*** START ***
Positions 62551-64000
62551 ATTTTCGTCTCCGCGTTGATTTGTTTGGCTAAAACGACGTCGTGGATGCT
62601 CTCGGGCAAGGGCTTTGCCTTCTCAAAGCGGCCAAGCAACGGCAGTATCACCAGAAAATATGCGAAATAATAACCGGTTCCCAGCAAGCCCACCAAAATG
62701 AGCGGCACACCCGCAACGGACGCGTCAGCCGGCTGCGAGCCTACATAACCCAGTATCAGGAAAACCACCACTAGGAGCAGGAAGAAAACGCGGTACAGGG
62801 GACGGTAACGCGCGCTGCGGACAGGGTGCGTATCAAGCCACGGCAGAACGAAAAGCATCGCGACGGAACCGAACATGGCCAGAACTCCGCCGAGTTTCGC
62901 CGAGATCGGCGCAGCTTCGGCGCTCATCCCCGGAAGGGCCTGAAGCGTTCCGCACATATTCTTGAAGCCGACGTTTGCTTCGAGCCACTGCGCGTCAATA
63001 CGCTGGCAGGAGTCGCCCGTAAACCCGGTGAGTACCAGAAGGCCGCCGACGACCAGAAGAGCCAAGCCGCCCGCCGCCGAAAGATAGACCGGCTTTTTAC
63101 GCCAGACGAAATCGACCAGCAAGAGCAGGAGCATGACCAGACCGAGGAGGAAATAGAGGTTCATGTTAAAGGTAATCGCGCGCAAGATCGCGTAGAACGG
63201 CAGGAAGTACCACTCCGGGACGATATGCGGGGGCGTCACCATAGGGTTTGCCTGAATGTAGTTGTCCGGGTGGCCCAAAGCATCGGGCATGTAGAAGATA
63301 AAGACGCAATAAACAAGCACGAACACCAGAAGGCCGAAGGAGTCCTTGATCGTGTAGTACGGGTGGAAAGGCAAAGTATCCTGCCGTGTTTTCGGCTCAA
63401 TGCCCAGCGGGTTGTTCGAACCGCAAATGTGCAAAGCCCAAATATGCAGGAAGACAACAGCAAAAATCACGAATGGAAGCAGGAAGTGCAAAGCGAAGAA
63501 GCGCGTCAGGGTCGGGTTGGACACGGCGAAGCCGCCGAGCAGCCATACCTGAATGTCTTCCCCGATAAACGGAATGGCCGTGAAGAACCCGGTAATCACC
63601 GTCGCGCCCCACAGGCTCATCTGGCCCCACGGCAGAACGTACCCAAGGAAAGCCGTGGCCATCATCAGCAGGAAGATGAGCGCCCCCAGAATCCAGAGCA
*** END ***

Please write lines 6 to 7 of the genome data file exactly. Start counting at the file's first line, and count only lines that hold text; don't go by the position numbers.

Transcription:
62901 CGAGATCGGCGCAGCTTCGGCGCTCATCCCCGGAAGGGCCTGAAGCGTTCCGCACATATTCTTGAAGCCGACGTTTGCTTCGAGCCACTGCGCGTCAATA
63001 CGCTGGCAGGAGTCGCCCGTAAACCCGGTGAGTACCAGAAGGCCGCCGACGACCAGAAGAGCCAAGCCGCCCGCCGCCGAAAGATAGACCGGCTTTTTAC